Going out a while later, I heard two men speaking English and said hello.  One of them caught up with me near the guardhouse.   “Hello, Madam.”  I turned and gave him a smile.  He was balding and, like me, middle aged.  We decided to go exploring together.
He’d also just arrived.  We talked as we strolled through the narrow lanes of the old hutong, or traditional neighborhood.  He was Egyptian, taught medicine in Cairo, and had just come from North Korea.  I said, “You’re the only person I’ve ever met who’s been to North Korea.  Tell me about the place.”
“Of course.”  He smiled.  “If you will be so kind as to join me for dinner.”  We chose a crowded restaurant with good smells and sat at a small table with our elbows almost touching those of our neighbors.  Curious about foreigners, most of the other diners stopped eating to watch us.
My new friend asked me to order, so I chose several dishes, pretending to know what to expect.  “North Korea,” Ali began.  “Pyongyang is the saddest place you can imagine. There is no life in North Korea, nothing, a feeling of no hope.  And spies everywhere, watching.  You cannot conceive of the repression.  I am so happy to get out of there.”
Our café faced a wide avenue with endless streams of trucks of all sizes, hundreds of people on bicycles, stalls brimming with food and manufactured goods.  Ali gestured to the busy street outside. “This place has life.”  Perhaps satisfied we were going to blend in, people around us returned to their food, conversation, smoking and tea drinking.
Ali had come to Beijing to learn about Chinese medicine.  “The poorer people of Egypt cannot afford imported pharmaceuticals or the kind of hospitals you have in America.  I must teach my students about what works for us.  We have to use what patients can pay for.  Herbs, acupuncture, massage – these Chinese practices can stop suffering.”
Eating clumsily with chopsticks, we exclaimed over broccoli with walnuts in a rich dark sauce, shredded beef fried with water chestnuts and slivered green beans.  The deferential waiter returned with a heavy pot of jasmine tea.
“There must be clubs here, with girls,” Ali said.  “In a city like this, where do men go at night?”
“I can’t help you with that one.”  I laughed.  Ali left me at the hostel guardhouse and went off to find the clubs he was sure must exist.  It was still early so I went for a walk. A gang of small children kicked a soccer ball along the lane.  To make a little extra money for the family, school girls sold candy and stationery, through house windows while they did their homework, or rented out minutes on the family phone.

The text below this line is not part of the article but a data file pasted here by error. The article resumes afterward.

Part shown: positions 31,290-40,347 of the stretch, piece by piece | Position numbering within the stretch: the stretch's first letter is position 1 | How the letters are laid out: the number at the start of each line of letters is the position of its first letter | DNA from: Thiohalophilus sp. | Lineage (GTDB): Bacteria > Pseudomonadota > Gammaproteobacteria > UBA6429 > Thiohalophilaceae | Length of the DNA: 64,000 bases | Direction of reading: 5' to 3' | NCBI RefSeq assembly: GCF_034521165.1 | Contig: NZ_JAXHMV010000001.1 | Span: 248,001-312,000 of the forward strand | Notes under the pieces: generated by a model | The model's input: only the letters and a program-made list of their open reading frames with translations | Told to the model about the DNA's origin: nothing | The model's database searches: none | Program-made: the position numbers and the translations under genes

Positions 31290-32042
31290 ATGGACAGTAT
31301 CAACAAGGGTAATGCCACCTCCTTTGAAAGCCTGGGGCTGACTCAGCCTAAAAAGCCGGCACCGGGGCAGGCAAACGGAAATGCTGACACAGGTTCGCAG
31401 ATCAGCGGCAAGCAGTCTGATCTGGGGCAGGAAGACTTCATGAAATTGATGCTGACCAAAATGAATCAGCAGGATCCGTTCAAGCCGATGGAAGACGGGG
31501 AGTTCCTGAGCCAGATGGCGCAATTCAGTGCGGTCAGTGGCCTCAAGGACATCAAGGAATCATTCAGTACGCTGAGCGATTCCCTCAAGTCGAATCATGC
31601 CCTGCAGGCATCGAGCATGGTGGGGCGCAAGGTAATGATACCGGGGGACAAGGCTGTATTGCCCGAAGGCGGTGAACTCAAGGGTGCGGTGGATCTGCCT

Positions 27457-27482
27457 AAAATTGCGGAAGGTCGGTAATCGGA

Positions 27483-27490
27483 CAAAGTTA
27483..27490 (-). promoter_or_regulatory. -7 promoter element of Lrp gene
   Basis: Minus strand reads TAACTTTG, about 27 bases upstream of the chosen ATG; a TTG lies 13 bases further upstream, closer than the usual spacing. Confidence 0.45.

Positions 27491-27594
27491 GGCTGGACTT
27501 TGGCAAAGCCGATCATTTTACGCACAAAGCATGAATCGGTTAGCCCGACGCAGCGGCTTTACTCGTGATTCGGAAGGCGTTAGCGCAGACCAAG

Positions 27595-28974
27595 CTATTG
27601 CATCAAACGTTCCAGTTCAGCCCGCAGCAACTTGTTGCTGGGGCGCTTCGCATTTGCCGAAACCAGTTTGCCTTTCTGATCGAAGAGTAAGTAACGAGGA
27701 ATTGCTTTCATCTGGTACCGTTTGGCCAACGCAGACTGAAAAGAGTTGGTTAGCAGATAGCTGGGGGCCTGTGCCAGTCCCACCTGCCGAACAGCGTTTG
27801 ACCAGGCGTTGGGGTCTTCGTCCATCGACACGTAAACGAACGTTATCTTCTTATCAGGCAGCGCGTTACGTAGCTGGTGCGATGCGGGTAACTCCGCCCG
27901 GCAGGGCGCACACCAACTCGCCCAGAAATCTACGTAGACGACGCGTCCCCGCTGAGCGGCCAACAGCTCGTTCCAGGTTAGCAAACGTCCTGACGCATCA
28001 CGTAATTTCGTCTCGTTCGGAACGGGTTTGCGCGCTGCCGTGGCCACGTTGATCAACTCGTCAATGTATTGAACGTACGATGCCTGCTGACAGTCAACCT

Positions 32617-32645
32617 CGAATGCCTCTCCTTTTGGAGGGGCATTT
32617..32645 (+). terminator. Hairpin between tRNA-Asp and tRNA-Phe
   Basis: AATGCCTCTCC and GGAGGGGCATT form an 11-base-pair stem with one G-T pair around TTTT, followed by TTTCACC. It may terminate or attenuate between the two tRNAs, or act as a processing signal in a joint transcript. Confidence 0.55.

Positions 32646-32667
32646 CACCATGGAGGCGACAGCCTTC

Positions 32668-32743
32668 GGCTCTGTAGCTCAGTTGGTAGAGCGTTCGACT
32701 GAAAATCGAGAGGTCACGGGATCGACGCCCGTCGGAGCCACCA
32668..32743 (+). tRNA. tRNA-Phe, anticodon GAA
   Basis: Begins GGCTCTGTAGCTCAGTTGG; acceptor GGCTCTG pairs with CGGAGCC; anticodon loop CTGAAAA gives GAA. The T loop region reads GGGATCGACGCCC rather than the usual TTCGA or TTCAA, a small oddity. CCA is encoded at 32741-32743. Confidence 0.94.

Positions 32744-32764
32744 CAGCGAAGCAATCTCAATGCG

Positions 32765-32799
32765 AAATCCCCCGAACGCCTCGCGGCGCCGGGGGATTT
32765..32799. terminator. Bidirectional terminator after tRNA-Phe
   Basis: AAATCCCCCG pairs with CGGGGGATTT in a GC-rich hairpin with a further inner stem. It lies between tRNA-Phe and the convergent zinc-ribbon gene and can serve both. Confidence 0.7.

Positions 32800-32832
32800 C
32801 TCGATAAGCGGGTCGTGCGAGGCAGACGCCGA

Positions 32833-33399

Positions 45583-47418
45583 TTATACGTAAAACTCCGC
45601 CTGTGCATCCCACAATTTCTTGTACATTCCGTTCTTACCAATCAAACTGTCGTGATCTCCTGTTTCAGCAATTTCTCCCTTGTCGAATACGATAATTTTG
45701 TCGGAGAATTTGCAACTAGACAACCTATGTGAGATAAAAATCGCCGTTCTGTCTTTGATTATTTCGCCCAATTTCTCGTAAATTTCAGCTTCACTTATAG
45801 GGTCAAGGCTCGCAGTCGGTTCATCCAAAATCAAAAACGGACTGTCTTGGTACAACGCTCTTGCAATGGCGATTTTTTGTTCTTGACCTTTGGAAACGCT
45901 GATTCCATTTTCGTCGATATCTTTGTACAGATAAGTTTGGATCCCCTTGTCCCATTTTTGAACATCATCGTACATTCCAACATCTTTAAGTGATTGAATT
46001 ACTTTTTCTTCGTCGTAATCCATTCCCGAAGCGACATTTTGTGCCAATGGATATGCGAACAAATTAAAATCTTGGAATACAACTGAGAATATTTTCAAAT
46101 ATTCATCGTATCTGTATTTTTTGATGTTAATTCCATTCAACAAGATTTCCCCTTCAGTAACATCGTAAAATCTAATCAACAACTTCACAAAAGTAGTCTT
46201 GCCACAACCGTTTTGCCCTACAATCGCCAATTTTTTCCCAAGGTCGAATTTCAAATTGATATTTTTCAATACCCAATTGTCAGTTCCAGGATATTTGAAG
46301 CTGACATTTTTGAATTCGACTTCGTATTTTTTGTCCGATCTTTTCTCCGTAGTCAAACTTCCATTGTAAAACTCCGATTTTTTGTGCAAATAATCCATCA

A hard rain fell during the night.  In the morning, a huge dump truck backed up to our building and disgorged a great heap of black coal.  It was much colder this morning, the chill of Siberia’s winter all too near.  I bought a couple of steamed buns and an apple, through one of the windows along the lane and went off in search of the School of Acupuncture, said to be a short distance to the north.
When I’d walked several hundred yards, I pulled out my address card and asked a dozen people.  No one had a clue.  At last, in a clinic of unknown purpose, the man in charge sent me away with a little girl.  She took me around the corner and into another hospital.  Dr. Yang emerged from behind a white curtain, wearing rubber gloves, and we exchanged introductions.  Dignified and confident, he read my card and nodded understanding, then swung his arm directing me to walk that way.  The little girl had gone.
I went out again and through a long series of inner courtyards where hundreds of bicycles were parked.  Soon, despair crept over me.  This was useless.  I bought a cold drink from a machine and sat on a wood bench, feeling frustrated.  A girl in blue parked her bike and locked it.  I held out my address card.  She nodded then assured me with a soft voice that the place I wanted was just through that gate ahead.  And indeed it was. The clinic’s sign in English was three inches high and hidden by a bush.  Not a hundred yards north of the guardhouse where I’d begun, I walked into a building I’d passed by earlier, the School of Acupuncture.
A square-faced woman with big glasses sat behind a window in the entry hall.  She was reading my card when a voice behind me said, “Hello.”  I turned and was surprised to see a large blond woman and a slender, hopeful-looking Latina.  With them was a quick-moving local lady about forty.  All wore white lab coats.  The blond said,  “You speak English?  Come along with us.  We can talk.”